Europe hits Google with €1.49 billion fine for breaking antitrust law with AdSense restrictions

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The European Commission has hit Google with another large fine, this time €1.49 billion ($1.69 billion) for engaging in anti-competitive practices with its advertising tool AdSense.

Google was found guilty of breaking antitrust laws by blocking third party rivals from using AdSense to display advertisements. This is the third fine the Commission has levelled against Google in the last couple of years, but this most recent one is less than a third of the previous record fine for other antitrust violations.

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The fine is for Google's activities in relation to AdSense between 2006 and 2016. In response to Europe's investigation the company has already opened up AdSense to allows rivals to display ads. Google is said to have “cemented its dominance in online search adverts and shielded itself from competitive pressure by imposing anti-competitive contractual restrictions on third-party websites”.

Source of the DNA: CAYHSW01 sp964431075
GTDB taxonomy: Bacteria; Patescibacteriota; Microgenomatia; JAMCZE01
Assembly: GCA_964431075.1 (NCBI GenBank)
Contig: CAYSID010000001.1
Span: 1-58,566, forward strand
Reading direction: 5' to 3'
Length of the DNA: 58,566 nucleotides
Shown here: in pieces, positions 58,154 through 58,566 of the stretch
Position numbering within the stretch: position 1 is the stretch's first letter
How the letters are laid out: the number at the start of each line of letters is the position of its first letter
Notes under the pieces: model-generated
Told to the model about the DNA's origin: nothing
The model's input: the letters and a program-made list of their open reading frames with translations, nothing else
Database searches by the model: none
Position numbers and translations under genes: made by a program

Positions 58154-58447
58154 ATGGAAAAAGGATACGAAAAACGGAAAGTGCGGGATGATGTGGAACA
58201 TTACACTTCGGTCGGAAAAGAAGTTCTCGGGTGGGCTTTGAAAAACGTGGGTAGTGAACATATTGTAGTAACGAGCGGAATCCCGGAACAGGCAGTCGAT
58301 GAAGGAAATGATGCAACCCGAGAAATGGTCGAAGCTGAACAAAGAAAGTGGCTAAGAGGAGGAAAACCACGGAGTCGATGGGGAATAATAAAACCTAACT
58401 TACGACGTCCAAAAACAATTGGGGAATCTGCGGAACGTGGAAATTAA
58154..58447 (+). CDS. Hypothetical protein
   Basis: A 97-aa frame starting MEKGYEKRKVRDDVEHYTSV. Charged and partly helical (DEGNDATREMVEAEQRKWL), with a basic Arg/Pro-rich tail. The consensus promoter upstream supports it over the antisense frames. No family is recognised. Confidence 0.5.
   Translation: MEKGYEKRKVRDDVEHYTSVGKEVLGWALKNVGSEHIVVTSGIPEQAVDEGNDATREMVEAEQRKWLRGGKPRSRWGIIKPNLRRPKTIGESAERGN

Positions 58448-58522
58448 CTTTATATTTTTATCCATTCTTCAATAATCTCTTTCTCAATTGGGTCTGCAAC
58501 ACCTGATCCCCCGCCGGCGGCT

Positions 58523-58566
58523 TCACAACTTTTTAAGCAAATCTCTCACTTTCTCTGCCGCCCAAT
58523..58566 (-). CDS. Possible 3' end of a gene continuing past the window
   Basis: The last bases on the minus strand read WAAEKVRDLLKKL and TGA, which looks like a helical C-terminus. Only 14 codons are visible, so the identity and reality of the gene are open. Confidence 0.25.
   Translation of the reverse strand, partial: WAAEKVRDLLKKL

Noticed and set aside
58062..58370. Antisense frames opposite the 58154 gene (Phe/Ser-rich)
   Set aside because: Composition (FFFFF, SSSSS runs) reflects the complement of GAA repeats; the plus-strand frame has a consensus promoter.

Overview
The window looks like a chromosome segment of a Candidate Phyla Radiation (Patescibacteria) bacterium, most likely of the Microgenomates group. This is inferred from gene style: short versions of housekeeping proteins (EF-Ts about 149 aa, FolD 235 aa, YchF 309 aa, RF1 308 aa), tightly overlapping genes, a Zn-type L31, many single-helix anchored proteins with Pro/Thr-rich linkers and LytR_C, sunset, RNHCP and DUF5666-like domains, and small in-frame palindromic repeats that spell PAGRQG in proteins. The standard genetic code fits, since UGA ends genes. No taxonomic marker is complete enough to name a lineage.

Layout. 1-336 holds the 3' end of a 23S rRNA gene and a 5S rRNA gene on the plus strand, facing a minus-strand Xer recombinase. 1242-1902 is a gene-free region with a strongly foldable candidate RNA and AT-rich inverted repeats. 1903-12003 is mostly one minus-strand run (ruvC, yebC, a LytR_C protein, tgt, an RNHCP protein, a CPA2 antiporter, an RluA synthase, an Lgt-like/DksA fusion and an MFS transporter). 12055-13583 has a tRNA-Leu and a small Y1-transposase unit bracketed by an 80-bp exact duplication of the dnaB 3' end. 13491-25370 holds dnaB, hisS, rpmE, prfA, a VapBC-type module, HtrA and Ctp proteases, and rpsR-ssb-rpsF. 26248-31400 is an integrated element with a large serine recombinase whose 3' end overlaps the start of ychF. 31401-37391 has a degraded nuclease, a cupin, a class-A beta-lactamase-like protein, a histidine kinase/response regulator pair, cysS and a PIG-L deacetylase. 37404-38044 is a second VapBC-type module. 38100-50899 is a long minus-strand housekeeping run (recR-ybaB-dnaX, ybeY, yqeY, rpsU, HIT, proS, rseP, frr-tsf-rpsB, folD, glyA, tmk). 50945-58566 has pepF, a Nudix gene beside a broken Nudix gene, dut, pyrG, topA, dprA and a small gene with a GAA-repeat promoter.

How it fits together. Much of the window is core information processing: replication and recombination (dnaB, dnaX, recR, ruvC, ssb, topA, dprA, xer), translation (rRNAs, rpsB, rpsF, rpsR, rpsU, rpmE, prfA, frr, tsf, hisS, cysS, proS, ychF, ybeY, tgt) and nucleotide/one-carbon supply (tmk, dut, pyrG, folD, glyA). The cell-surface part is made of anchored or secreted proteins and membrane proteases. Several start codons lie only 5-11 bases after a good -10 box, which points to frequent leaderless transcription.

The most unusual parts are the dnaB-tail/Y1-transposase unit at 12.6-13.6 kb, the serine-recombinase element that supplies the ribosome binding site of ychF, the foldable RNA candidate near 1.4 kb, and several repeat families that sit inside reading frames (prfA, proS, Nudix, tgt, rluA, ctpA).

European Commissioner for Competition, Margrethe Vestager, shared news of the fine in a tweet.

The third @Google case: @Google is fined €1,49bn for illegal practices in search advertising brokering to cement its dominant market position. They shouldn’t do that – it denied consumers choice, innovative products and fair prices.

— Margrethe Vestager (@vestager) March 20, 2019

She also explained:

Today the Commission has fined Google €1.49 billion for illegal misuse of its dominant position in the market for the brokering of online search adverts. The misconduct lasted over 10 years and denied other companies the possibility to compete on the merits and to innovate — and consumers the benefits of competition.

Google is expected to appeal against the fine.

Written by David Minister

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